m wood pen

i like to draw

we didn’t go out to restaurants very often when i was growing up.  so on the rare chance that i found myself at a freshly set table staring at the myriad of goodies listed on a menu, i wowed at the chance to order a club sandwich.  something about those layers fascinated me: i’m sure i thought i was getting more than only one persons share of food.  and as someone who eventually became adept at space planning and design, i’m certain that the sheer tidiness and structure of the thing called to me: quartered, stacked, tidy triangles assembled ‘just so’ on the buffalo china place of all restaurants in the 60s and 70s, and finished off with a jaunty festive bedazzled toothpick!

i took my children on an overseas adventure last month, their first. (i don’t know how else to refer to them: they’re not really children any more…2 in college, 1 nearly out of high school…’big kids’ sounds crass and conjures up images of overfed baby goats…)  i’d been to the uk, europe, italy, et al two previous times, quite ages ago, and found that i’d fed my wanderlust and longing for those aged, wonderful cultures through the meals i’ve created; music that has been my personal soundtrack; films whose subtitles we’ve all labored through; stage i’ve set in my quirky house; and most vividly, the sketches that i’ve conjured up.

this morning, i popped over to my europe sketch file and took a long look at this whimsical sketch of the champs elysee.  brimming with busy little cars as they skedaddle up and down the famed boulevard. (all of the cars, of course, are quite small in europe: my friend last month shrieking that a hired hyundai compact suv was ‘gigantic’ as she dodged oncoming motorists and at one point, a cow!).

but like that club sandwich of yore, this little sketch layers so much within it’s tidy frame.

years ago, flash back to my little house in the village, a paris wind blew through my window and sent me imagining on paper.  i’d always wanted to write and illustrate my own children’s book, and this little french vignette was meant to inspire me further in my story development. one thing or another, most likely life with some grade schoolers, a middle schooler, soccer, school performances, earning a living, tending to a series of adopted senior citizen dogs…i never finished the book.

but in between those dashing cars and swaying trees, i hear the back gate swing open and a posse of boys calling through the kitchen window for my son.  i see my two younger daughters tugging their chef hats onto their earnest, lovely little heads to conquer a new baking project in our italian-bistro-esque renovated farmhouse kitchen.  i hear the brakes of the ups truck pull up to our front sidewalk and the thump thump thump of tom’s brown boots trailing down the steps with his arms filled with packed and labeled boxed notes.  the creek, slam of the corner blue postal box interjects most of the day with it’s cymbol-like clang.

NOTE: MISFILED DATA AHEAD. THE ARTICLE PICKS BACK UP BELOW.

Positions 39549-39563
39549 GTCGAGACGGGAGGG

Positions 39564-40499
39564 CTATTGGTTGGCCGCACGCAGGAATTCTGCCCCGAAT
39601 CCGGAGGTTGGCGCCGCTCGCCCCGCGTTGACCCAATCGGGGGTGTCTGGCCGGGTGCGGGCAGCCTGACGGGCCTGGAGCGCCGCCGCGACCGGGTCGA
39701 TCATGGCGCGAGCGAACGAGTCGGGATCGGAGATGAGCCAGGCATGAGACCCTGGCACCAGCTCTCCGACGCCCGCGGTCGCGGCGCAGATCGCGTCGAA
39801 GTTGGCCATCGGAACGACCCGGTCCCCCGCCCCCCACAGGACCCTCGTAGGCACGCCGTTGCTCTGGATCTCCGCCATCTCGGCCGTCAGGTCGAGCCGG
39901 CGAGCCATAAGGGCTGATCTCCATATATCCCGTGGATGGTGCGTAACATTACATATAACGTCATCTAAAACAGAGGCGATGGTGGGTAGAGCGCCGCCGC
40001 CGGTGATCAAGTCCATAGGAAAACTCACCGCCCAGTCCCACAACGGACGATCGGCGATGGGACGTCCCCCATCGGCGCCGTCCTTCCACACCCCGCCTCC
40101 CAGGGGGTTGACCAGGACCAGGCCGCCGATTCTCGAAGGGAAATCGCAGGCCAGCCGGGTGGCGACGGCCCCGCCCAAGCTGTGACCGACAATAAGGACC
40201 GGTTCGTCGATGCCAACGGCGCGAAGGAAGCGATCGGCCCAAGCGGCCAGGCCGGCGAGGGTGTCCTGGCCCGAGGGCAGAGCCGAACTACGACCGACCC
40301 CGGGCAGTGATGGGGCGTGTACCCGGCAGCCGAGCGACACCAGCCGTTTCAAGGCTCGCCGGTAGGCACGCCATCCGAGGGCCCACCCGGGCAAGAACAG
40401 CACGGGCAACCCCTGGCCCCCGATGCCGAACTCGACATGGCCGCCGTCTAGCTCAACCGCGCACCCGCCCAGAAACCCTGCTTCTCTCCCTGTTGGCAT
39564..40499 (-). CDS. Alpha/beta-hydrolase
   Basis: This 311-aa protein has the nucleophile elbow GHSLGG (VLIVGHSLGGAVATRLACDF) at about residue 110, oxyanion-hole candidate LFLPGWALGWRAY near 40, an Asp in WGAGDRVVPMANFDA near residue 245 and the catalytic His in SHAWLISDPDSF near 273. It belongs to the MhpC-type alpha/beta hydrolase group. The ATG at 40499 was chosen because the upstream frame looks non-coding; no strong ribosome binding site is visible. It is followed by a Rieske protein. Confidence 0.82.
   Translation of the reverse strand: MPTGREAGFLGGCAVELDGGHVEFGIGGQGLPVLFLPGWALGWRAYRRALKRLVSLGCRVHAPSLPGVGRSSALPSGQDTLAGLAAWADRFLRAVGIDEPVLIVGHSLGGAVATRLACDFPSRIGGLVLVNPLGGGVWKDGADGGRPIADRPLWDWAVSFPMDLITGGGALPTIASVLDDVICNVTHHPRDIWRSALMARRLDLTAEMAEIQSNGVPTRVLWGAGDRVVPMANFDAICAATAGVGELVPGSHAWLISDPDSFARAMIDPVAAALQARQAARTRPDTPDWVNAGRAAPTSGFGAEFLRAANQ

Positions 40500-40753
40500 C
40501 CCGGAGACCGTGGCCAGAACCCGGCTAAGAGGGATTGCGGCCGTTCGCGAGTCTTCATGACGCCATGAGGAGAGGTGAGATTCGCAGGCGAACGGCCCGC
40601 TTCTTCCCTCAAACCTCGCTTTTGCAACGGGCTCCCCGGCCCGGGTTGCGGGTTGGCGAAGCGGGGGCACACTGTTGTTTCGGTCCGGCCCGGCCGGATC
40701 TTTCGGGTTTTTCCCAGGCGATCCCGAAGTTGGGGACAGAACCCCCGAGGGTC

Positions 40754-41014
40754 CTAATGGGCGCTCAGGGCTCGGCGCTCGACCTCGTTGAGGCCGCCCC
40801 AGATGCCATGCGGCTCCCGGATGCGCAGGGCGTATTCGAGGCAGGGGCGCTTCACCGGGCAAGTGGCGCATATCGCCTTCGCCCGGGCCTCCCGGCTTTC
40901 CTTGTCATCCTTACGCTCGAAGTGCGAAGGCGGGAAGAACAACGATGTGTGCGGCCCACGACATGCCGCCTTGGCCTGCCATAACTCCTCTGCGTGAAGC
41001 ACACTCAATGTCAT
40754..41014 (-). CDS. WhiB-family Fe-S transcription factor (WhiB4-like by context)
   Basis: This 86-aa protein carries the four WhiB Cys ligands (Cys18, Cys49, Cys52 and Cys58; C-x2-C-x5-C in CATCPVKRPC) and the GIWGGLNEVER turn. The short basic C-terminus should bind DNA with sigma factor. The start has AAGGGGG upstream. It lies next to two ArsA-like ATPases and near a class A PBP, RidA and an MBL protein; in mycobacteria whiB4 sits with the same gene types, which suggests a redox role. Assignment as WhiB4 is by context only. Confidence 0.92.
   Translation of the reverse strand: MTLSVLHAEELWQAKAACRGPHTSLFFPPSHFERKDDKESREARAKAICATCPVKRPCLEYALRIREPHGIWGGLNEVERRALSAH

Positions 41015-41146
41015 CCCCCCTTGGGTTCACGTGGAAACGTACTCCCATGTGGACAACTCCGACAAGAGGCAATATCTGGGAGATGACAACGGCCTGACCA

accordian music wafting through the air, i’m cuddled on my great big couch in our newly built country barn loft kitschy house, watching my son leap and hide behind the barn and trees outside, chasing his high school friends as they carry on yet another airsoft battle.  next to me are two adolescent gals, getting zippier and more beautiful by the minute, yet never tired, ever, ever, of popping a vhs tape of some of our ‘let’s take a trip for free’ movies:  hip teen favs, “passport to paris” and “what a girl wants”; classics, “charade” and “to catch a thief”; quirky, “8 women” and “the valet”…and i can hear them, their voices slightly higher, half a decade younger, earnestly talking about ‘some day’ when they see paris, london, europe…some day…for the first time.

then, turning away, i look again at this little painting.  i’m in a mercedes taxi, cause that’s what they do in france, racing past the parisian lighted treasures, tucked in tidily between two young women, my view the brilliant and majestic arc de triompe and the back of my son’s head, now a man with a trimmed beard and sparkling, all-seeing eyes…as he and the taxi driver ferry us home after a hilarious and unforgettable night all together along the seine and clambering down the steps of the eiffel tower.

and now, i’m stalling in getting my work day started, caught in this self-imposed reverie of the magic that whirls through me as i sit and stare at a silly sketch that i whipped up, gosh, probably ten years ago.  memory is one powerful sorcerer, it’s mate, imagination.  they’re my constant spirit guides, best co-pilots and sweetest bedtime story tellers.

this is my life, my own club sandwich, impossible to think of something as only being ‘one’ thing with this mind of mine, i see the layers, a game with time travel that costs nothing, and offers everything, happily swirling past, present, future, maybes, what ifs, all together tidily stacked and sandwiched, held together by those brightly colored toothpicks, i pull my chair up to the table, relishing the menu.

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